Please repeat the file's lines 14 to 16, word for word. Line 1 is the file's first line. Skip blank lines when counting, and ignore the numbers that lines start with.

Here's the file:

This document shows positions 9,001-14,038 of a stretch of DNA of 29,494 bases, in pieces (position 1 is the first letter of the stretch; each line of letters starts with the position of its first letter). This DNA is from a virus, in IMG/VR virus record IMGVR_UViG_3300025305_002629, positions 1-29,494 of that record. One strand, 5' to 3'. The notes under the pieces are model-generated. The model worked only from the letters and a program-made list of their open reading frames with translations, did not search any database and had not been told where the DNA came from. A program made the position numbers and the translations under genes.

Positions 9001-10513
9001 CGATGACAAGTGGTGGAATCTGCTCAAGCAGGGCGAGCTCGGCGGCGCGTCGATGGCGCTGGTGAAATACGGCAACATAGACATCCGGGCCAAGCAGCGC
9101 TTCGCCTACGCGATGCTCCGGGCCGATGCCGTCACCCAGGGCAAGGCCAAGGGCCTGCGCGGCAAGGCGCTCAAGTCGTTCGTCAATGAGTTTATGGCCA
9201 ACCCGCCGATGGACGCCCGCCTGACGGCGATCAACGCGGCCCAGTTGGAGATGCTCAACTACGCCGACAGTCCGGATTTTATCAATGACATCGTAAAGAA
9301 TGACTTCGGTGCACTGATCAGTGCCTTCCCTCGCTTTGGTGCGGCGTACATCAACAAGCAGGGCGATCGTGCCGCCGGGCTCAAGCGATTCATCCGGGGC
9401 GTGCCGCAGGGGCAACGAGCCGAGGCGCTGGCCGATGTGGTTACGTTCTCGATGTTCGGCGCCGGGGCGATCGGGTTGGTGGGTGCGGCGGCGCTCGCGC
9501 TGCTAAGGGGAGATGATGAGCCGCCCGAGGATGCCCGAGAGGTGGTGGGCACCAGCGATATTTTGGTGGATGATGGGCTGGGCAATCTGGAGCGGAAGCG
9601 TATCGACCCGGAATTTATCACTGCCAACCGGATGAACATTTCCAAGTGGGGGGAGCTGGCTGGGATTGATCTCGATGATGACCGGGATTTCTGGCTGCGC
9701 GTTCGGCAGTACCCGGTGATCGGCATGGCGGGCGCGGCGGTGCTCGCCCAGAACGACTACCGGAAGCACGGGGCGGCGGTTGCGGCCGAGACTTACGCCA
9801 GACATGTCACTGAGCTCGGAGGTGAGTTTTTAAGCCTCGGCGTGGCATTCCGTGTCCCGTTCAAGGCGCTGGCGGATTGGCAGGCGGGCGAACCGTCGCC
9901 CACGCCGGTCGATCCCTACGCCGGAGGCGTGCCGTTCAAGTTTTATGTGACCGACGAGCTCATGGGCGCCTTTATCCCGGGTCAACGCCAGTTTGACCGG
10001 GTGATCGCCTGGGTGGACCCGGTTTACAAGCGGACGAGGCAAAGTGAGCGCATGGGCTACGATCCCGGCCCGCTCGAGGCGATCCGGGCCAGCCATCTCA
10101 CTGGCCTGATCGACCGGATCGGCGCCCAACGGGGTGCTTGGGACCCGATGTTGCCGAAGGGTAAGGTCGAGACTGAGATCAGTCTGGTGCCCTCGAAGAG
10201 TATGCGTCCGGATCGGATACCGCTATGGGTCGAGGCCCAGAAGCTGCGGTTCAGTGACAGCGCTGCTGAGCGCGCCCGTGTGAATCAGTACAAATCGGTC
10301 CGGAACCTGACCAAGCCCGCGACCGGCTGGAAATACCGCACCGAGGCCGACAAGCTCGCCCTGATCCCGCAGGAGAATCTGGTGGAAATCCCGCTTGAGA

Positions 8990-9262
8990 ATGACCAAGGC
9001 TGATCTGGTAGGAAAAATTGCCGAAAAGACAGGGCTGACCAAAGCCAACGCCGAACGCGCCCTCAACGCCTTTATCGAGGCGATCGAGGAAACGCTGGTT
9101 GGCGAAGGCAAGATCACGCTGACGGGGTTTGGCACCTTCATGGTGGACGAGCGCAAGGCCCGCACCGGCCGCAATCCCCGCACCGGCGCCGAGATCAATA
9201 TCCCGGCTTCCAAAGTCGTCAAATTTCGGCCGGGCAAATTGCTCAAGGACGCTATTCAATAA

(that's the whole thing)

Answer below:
10101 CTGGCCTGATCGACCGGATCGGCGCCCAACGGGGTGCTTGGGACCCGATGTTGCCGAAGGGTAAGGTCGAGACTGAGATCAGTCTGGTGCCCTCGAAGAG
10201 TATGCGTCCGGATCGGATACCGCTATGGGTCGAGGCCCAGAAGCTGCGGTTCAGTGACAGCGCTGCTGAGCGCGCCCGTGTGAATCAGTACAAATCGGTC
10301 CGGAACCTGACCAAGCCCGCGACCGGCTGGAAATACCGCACCGAGGCCGACAAGCTCGCCCTGATCCCGCAGGAGAATCTGGTGGAAATCCCGCTTGAGA